Gov. Tony Evers

In his first budget Thursday, Gov. Tony Evers proposed a long list of what Republicans consider to be "non-starters." 

Republican lawmakers, emboldened by a surprise win for conservatives in a state Supreme Court election a day earlier, critiqued Democratic Gov. Tony Evers’ budget Wednesday as an irresponsible plan that overspends and overtaxes.

Evers’ Transportation Secretary-designee Craig Thompson also declined to endorse the governor’s estimate that his proposal to scrap a mandated markup on fuel sales would save motorists as much as 14 cents a gallon.

Democratic lawmakers defended Evers’ plan, saying it would help the state play catch-up after what they described as years of neglect under GOP control.

The comments came during the hearings in which the Legislature’s budget-writing Joint Finance Committee was briefed on Evers’ budget by officials from his administration. The briefings kick-start the Legislature’s participation in the budget process after Evers released his proposal on Feb. 28.

Republicans wasted little time in the opening minutes of the hearing blasting Evers’ plan, underscoring the newly fraught budget dynamic in a state government that now is politically divided.

Evers’ proposals that sparked debate included plans to:

  • Boost school funding by $1.4 billion over two years.
  • Freeze enrollment in voucher school programs.
  • Increase the gas tax by eight cents per gallon and tie future increases to inflation.
  • Remove a requirement that vehicle fuel be sold at a set amount above the retailer’s cost.
  • Allow immigrants living in Wisconsin illegally to obtain a type of driver’s license or ID card that could not be used as an ID to vote.
  • Expand Medicaid eligibility to cover about 80,000 more Wisconsinites under the federal health care law.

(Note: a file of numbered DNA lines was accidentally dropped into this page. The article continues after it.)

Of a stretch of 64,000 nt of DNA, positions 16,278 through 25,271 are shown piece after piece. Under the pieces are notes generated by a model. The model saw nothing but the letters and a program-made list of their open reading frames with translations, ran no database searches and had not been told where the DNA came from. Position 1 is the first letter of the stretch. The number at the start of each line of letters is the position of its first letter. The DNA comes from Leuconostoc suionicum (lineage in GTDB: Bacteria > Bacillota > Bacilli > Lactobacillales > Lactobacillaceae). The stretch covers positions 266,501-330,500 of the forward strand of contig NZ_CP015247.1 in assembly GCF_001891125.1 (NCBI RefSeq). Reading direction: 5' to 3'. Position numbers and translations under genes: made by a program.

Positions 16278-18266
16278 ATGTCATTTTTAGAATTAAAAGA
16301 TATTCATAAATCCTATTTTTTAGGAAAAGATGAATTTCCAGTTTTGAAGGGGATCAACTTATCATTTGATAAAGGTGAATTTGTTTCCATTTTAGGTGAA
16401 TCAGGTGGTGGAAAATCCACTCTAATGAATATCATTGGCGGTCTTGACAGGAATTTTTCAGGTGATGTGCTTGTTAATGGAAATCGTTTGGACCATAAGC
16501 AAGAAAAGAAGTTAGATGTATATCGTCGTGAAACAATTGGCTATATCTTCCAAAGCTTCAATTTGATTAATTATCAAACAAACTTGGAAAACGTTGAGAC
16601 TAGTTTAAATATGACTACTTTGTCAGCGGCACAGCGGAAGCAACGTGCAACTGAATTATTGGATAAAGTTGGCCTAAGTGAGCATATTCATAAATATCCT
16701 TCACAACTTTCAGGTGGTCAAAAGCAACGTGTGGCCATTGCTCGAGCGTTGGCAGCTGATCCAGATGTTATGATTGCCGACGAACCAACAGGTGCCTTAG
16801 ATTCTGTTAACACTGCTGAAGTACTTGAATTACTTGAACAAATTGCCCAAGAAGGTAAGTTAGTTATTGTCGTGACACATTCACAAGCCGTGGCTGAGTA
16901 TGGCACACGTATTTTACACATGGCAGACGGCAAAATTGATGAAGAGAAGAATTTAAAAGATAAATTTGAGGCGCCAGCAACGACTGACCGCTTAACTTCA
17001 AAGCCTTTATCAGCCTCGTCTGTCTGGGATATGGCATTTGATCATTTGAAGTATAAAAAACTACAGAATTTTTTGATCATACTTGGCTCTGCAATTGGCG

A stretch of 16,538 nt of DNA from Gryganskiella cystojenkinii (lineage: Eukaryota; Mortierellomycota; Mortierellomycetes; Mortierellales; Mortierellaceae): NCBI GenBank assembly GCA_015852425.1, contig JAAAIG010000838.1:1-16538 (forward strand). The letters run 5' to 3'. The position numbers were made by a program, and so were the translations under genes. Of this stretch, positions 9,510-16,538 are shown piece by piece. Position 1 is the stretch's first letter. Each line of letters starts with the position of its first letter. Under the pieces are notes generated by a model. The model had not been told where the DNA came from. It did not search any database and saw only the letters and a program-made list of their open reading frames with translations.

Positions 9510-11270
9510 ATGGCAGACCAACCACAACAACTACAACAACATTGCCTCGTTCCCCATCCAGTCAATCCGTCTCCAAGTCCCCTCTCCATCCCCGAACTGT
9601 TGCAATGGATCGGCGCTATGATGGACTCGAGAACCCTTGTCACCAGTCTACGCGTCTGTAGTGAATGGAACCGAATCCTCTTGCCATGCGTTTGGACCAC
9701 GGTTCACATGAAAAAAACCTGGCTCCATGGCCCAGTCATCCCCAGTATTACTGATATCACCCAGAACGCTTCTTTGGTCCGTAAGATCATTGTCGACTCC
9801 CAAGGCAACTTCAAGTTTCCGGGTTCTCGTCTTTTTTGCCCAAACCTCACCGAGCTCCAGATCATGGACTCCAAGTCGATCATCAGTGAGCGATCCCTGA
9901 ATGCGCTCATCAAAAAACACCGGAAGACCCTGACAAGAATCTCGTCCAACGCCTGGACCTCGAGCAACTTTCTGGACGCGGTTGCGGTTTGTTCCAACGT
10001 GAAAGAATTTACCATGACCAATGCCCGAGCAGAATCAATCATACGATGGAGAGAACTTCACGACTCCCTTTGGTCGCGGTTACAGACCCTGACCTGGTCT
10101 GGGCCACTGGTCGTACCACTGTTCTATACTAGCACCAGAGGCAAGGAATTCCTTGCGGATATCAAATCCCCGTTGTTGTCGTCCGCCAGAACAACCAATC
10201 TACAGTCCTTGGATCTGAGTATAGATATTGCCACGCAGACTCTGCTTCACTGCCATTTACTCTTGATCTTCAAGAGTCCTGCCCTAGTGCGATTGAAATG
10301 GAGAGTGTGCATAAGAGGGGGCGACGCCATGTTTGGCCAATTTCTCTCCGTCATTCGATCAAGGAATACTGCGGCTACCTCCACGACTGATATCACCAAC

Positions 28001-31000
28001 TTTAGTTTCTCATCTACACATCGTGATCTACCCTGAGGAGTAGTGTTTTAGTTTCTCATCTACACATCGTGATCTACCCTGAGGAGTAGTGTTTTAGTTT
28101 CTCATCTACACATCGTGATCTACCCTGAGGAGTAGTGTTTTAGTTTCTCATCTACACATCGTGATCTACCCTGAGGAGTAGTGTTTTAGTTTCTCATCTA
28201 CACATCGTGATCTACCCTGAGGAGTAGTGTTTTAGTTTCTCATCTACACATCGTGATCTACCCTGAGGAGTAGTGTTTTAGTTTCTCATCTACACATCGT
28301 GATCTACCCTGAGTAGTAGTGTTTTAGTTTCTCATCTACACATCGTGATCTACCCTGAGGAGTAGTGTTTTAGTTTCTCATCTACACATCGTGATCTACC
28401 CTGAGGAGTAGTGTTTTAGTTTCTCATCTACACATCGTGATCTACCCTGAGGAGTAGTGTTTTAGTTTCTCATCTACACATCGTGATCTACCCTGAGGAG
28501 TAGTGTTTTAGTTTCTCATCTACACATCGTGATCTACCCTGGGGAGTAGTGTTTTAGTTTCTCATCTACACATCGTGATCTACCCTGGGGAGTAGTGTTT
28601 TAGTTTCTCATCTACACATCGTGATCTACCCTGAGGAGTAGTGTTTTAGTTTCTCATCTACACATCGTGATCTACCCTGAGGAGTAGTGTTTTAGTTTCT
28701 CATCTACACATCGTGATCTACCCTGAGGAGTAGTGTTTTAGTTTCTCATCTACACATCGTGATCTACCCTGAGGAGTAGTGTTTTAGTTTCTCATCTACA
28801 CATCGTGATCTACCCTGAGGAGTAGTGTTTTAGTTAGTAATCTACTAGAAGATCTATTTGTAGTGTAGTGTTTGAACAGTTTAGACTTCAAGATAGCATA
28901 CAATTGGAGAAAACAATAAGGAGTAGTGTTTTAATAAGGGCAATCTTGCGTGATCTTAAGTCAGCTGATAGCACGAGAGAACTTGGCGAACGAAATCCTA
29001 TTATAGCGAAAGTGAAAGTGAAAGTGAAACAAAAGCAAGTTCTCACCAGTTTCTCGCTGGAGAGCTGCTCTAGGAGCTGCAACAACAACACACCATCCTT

• Create a new state medical marijuana program for people with debilitating medical conditions.

The GOP leaders of the committee, Rep. John Nygren, R-Marinette, and Sen. Alberta Darling, R-River Hills, said Evers’ plan is irresponsible because it spends too much and raises taxes unnecessarily.

Nygren also touted the results of Tuesday’s state Supreme Court election, in which unofficial results show conservative-backed Brian Hagedorn leading liberal-backed Lisa Neubauer by nearly 6,000 votes.

Nygren said he believes those results are a reaction to “oversteps” by Evers.

“Today is a reset for the budget,” Nygren said.

Republican lawmakers have signaled they are likely to craft their own budget plan instead of building from the governor’s proposal, as state lawmakers typically have done.

School funding at issue

State Superintendent Carolyn Stanford Taylor told lawmakers Evers’ proposal to boost state school funding is critical to help erase achievement gaps and serve students with special needs. It also would help districts that have been hit in recent years by cuts or stagnation in state funding, she said.

Evers’ budget proposes a $606 million funding boost for special education. It also restores a commitment for the state to fund two-thirds of school districts’ costs to educate children, increasing state general aid to districts by $619 million while overhauling the funding formula for state aid to direct more money to poorer districts.